Dear Mr. Richardson,
The Davis-Stirling Act requires HOAs to develop certain operating rules, e.g., for elections or dispute resolution. Can (or should) the required rules be incorporated into the bylaws? Our small planned development (no recreational facilities, public streets, etc.) has little need for any rules other than what the Act requires.
J.B., Santa Maria
The Davis-Stirling Act requires five sets of rules: Election rules (Civil 5105), internal dispute resolution policies (Civil 5905); architectural application procedures (Civil 4765); a schedule of fines (Civil 5850), and assessment delinquency policies (Civil 5310(a)(7)). Most associations have additional rules meeting their particular needs, such as amenity usage rules, architectural and landscaping standards, parking rules, and meeting rules, for example.
Bylaws should not contain rules. Bylaws are meant to be more permanent, since normally a vote of the entire membership is required to amend bylaws. Bylaws should speak to how the corporation is governed – such as corporate powers and limits and board eligibility. Rules are less permanent, since they can be amended by the board with 30 days’ notice to the members.
Could your community vote to amend the bylaws and transplant all the rules into the bylaws? Yes, but it’s not a good idea. As time passes, you all may find that some updating of certain rules is necessary and you do not want to have to hold a membership vote each time.
I bought a condo in Richmond, CA. and without reading the HOA rules I replaced carpet with hardwood because I have asthma and allergies. I love my new home but last month I received a letter from the HOA that I need to remove the hard floor and replace it with carpet. I wrote them a letter explaining my condition and also provided a letter from my doctor stating that I do have asthma and allergies but I received a letter that the board voted not to grant an exception and I have to replace the floor with carpet otherwise they would enter my home, replace the flooring, and charge me for it. Can they do that? I am looking for your answer and thank you in advance for your time.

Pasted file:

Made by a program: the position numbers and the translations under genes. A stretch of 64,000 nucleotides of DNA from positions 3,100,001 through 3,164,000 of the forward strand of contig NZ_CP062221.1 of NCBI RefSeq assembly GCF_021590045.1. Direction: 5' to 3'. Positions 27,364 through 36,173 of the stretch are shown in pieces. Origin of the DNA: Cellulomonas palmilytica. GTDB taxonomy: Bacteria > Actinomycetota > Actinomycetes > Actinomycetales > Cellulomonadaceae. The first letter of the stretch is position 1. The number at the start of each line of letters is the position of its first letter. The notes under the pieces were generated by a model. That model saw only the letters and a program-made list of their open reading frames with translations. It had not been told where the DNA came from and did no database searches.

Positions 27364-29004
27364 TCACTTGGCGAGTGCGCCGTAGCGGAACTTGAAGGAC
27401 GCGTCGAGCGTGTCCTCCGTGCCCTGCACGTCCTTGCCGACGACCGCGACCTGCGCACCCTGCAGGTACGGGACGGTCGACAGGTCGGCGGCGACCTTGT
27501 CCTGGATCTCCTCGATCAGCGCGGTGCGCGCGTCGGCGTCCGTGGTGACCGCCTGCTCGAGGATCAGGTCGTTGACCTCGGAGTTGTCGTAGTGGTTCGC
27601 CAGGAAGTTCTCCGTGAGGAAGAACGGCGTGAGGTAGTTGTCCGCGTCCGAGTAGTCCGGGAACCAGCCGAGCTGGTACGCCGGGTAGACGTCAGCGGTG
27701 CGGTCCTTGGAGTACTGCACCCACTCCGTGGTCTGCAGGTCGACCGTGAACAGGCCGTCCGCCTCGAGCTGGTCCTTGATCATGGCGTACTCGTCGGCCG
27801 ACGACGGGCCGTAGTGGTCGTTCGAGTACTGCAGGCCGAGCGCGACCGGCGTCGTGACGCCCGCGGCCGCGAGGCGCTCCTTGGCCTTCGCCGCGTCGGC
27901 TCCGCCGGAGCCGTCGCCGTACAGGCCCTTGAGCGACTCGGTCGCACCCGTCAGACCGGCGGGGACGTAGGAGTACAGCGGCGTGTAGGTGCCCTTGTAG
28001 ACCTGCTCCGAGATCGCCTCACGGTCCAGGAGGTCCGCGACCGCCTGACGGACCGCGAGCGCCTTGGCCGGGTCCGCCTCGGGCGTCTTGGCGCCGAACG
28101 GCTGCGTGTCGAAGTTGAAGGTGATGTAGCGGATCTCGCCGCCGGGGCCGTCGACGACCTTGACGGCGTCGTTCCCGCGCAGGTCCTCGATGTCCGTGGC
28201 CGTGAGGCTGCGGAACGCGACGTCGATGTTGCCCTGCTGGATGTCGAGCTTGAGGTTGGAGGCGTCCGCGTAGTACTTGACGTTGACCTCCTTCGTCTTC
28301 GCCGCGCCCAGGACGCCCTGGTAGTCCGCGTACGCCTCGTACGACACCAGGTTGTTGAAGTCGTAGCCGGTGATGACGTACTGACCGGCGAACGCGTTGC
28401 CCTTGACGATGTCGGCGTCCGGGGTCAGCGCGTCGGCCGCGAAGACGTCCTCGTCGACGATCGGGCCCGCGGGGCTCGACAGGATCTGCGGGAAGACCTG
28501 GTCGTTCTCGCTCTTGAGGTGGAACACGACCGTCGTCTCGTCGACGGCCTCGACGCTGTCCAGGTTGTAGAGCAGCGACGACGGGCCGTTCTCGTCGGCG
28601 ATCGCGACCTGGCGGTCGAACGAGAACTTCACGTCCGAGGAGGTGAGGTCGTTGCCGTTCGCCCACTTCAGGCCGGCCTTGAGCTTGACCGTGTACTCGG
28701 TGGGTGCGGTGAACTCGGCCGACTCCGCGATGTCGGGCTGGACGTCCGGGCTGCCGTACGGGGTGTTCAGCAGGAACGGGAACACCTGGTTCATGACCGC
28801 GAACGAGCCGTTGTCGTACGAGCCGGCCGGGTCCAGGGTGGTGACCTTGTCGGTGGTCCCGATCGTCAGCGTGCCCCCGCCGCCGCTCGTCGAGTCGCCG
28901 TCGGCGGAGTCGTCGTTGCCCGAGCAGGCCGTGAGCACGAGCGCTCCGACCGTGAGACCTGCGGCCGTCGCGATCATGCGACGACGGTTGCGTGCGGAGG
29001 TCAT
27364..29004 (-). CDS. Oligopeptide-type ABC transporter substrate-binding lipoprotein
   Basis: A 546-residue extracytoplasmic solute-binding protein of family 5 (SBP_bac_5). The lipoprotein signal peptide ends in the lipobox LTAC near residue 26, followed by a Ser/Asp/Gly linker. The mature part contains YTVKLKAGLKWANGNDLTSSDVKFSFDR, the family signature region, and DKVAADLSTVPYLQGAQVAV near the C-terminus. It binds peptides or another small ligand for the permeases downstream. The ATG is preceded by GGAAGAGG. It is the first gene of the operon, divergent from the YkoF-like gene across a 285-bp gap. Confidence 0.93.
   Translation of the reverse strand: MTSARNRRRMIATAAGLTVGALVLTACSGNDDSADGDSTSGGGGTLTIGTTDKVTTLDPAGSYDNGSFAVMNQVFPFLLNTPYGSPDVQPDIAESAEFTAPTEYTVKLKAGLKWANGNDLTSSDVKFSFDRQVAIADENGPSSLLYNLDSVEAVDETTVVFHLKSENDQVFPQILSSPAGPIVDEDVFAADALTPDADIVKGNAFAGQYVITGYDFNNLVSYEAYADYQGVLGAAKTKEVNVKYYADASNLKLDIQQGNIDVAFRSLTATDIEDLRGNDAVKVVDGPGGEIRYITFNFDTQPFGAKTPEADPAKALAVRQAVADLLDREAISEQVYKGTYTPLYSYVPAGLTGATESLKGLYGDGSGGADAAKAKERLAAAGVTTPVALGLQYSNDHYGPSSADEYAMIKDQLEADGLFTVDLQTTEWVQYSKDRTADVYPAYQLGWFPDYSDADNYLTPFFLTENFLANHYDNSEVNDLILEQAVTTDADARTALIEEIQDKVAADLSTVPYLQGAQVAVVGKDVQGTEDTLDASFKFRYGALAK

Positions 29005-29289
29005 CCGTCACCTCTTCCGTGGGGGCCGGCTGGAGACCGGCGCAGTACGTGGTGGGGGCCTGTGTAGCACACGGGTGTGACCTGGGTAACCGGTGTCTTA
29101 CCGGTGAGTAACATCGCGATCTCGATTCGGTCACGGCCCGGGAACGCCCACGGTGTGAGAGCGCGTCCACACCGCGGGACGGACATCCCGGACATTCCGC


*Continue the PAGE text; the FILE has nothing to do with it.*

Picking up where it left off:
Unfortunately, it seems most homeowners do not read the association CC&Rs or rules before they close escrow, only to find out later what is allowed or banned. In wood framed apartment-style (meaning stacked) condominiums, a ban on wood floors is a good idea, since it protects upper and lower neighbors from noise nuisance disputes. However, you have triggered a Fair Housing Act request for accommodation of your disability (your allergies). That does not end the discussion, however, because it may be reasonable for the association to require you to include reasonable sound deadening measures underneath the hard flooring to protect the neighbor underneath you from unreasonable noise nuisance. If you have allergies, it may give you the right to a non-carpeted floor. However, it does not give you carte blanche. An accommodation still must be reasonable, and if the noise level is excessive, that accommodation may ultimately be determined to be unreasonable. Sounds like both you and your board may need to take another look at this.
Thanks for your question,
Kelly G. Richardson Esq., CCAL, is a Fellow of the College of Community Association Lawyers and a Partner of Richardson | Ober | DeNichilo LLP, a California law firm known for community association advice. Submit questions to Kelly@rodllp.com. Past columns at www.HOAHomefront.com. All rights reserved®.